Alleged serial rapist presumed innocent
Hammond Police arrested Jerome Hills, 45, on September 17, 1996, charging him with the rape and murder of Laquinta Mercedes “Sadie” Henderson—a 5-year-old girl who called him “Uncle Jerry.”
A grand jury indicted Jerry Hills the following month, but
Soon after, DA Scott Perilloux returned the case to the grand jury. Reviewing the 9-year-old case, the new grand jury found the evidence against Hills insufficient for trial and set him free.
Hills walked out of the Tangipahoa Parish Jail on January 26, 2005, escorted by his New Orleans attorney, Martin Regan, Jr., who told reporters, “He was always adamant he didn’t commit this crime. Back when they offered a plea deal, he could have gone home on probation, but he said no. He said he wouldn’t plead guilty to something he didn’t do.”
The Baton Rouge Advocate ran photos of
However, the newspapers of the day may not have reported the complete story. The rape and murder of Sadie Henderson were not the only crimes women had accused Hills of committing without standing trial.
At a Prieur hearing on March 4, 1998, the State presented evidence of three earlier alleged rapes and one alleged attempted rape, all attributed to Hills.
In arguments, the State claimed these incidents showed Hills’ modus operandi; that he picks his victims up in his car, transports them to another location, and commits a crime against them. This, according to the State, also matched the modus operandi of Sadie’s murderer.
During a pretrial Prieur hearing, HPD Sgt. Melissa Spurling described the reported rape of a 15-year-old on January 3, 1994. Spurling said that the victim told her that she obtained a ride from
Afraid, the victim said she submitted, and Hills drove her to the hospital to visit her mother. She saw her mother while Hills waited to take her home. Entering his truck for the second time that night, she said, Hills told her they were not going straight home. Fearing another assault, she jumped out of the vehicle and ran. Later that night, a friend took her back to the hospital, where she reported the rape.
Spurling testified that the doctor found inactive spermatozoa in the victim’s vaginal area, but no other trauma. The Hammond Police Department issued a warrant for Hills without executing it for another two years—after he became a suspect in Sadie Henderson’s murder.
Another alleged rape victim, a 43-year-old, testified that on December 10, 1990, she caught a ride with Hills from Hammond to Kentwood. Enroute, she said, Hills told her something was wrong with his truck. When they stopped, she said, Hills hit her with a hammer and raped her multiple times.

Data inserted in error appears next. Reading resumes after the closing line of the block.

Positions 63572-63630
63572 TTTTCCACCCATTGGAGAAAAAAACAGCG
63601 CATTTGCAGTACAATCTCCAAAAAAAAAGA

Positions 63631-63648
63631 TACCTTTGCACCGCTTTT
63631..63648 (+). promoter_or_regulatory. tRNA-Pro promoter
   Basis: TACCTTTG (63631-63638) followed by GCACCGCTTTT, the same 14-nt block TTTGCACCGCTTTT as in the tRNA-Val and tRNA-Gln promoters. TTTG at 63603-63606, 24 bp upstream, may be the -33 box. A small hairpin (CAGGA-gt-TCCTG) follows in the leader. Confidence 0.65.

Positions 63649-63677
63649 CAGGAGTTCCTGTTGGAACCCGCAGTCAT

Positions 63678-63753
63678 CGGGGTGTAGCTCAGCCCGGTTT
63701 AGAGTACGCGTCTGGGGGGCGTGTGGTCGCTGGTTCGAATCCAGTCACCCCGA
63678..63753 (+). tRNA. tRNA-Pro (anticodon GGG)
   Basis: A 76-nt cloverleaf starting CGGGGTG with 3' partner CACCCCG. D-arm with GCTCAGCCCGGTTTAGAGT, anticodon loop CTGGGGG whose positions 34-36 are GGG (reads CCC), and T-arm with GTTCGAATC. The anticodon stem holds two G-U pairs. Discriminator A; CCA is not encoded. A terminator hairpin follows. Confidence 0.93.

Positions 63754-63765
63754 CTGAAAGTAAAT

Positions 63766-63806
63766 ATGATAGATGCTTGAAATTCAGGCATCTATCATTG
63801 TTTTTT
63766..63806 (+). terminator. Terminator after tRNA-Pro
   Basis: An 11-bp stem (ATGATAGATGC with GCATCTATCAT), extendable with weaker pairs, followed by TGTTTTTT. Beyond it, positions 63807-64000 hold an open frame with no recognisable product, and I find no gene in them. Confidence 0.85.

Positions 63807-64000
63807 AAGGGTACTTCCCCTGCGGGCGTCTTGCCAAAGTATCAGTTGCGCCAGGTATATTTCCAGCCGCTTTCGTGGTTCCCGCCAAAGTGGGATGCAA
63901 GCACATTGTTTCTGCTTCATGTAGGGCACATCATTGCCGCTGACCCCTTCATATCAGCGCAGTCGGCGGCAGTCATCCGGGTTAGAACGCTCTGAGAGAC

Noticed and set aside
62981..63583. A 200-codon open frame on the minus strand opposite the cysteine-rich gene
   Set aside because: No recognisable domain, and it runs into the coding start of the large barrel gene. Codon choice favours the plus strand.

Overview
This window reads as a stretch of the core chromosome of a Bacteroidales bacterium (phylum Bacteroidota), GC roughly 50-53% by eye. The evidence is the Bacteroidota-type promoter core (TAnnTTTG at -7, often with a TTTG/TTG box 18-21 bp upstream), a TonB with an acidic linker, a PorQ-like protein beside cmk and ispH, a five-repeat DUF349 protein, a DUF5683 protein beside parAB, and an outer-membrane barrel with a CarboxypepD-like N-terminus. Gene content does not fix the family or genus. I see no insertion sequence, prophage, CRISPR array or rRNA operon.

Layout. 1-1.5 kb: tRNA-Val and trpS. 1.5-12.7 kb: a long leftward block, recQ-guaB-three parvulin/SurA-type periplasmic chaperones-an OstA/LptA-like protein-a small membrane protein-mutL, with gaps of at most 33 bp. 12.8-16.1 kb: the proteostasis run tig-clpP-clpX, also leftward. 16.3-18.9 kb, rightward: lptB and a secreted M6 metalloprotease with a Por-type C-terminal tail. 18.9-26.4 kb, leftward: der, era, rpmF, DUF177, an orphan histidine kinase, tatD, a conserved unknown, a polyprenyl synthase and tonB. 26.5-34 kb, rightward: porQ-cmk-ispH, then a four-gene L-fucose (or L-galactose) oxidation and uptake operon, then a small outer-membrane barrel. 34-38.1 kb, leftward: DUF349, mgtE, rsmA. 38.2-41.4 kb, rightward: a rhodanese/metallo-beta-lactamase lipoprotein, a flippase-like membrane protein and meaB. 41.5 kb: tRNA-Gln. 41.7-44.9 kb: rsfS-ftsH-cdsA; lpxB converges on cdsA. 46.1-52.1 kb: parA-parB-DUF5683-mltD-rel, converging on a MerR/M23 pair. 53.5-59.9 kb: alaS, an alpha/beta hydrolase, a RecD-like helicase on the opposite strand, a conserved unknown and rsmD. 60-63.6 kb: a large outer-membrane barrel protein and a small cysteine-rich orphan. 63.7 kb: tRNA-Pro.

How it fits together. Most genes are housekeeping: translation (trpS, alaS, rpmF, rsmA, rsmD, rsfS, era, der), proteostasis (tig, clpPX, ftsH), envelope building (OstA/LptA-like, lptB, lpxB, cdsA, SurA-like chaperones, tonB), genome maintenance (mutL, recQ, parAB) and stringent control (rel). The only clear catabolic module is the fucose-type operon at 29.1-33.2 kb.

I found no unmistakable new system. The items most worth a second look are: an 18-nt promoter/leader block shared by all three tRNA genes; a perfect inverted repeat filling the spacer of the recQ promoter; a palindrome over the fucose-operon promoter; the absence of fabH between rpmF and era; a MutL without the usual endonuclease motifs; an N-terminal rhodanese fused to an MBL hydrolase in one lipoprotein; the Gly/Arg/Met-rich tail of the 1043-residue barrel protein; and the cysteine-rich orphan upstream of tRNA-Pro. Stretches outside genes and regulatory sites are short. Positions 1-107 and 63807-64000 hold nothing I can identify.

The third alleged victim, a 44-year-old, testified that she caught a ride from Hills early one morning in 1993. Instead of taking her home, she said, he took her to an isolated area near the airport and forced her to have sex with him.
She testified that afterwards, when Hills took her home, she broke his nose with a beer bottle from the floorboard of the truck. She said this action (together with the crack she smoked) gave her satisfaction, so she did not report the rape.
The final witness, recently arrested for the attempted murder of her husband, entered the court in handcuffs. The 25-year-old testified that on April 15, 1992, she accepted a ride from Hills outside a bar. She said Hills drove her down Coonville Road, pulled a knife, and told her she was going to have sex with him. The two struggled, she said, but she escaped and did not file charges.
The 1st Circuit Court of Appeal agreed with the DA that these incidents demonstrated “evidence of a method of operation and system,” saying they found all of the witnesses highly credible and would allow the introduction of this new evidence in Hills’ eventual murder trial.
However, a higher court overturned this finding and ultimately denied the state’s request to call these witnesses at trial—the same trial that was later canceled when the grand jury ruled the DA did not have enough evidence to prosecute.
Today—since no court has found anyone guilty of these crimes— the Hammond Police Department considers each of these alleged rape cases unsolved. Like the rape and murder of Sadie Henderson, these are cold cases still under investigation.
If you or someone you know has information that may bring the perpetrator or perpetrators to justice, please contact the Hammond Police Department today.
Regarding the murder of 5-year-old Laquinta Mercedes “Sadie” Henderson, this is what we know today:
On March 2, 1996, Shiela Henderson, left her daughter, Sadie, and her 4-year-old brother playing and eating candy in their grandmother’s backyard, both children excited to be spending the night at grandmother’s. The 4-year-old went inside at approximately 4:00 p.m., but Sadie never did.
Fishermen found her body over a week later, on March 11, 1996, floating face down in a pond adjacent to Yokum Road, near Hammond, south of Interstate 12—less than three miles from the grandmother’s home.
Tangipahoa Parish Coroner James G. Traylor, Jr.—based on the remains of undigested pickles in Sadie’s stomach—fixed the time of death somewhere between 4:00 p.m. and 6:15 p.m. on March 2, 1996.
The coroner found no outward signs of rape but noted both anal and vaginal trauma. Sadie’s body had begun to decompose, making cause-of-death tough to determine, but Traylor said he believed the girl’s death came from a blunt strike to the head.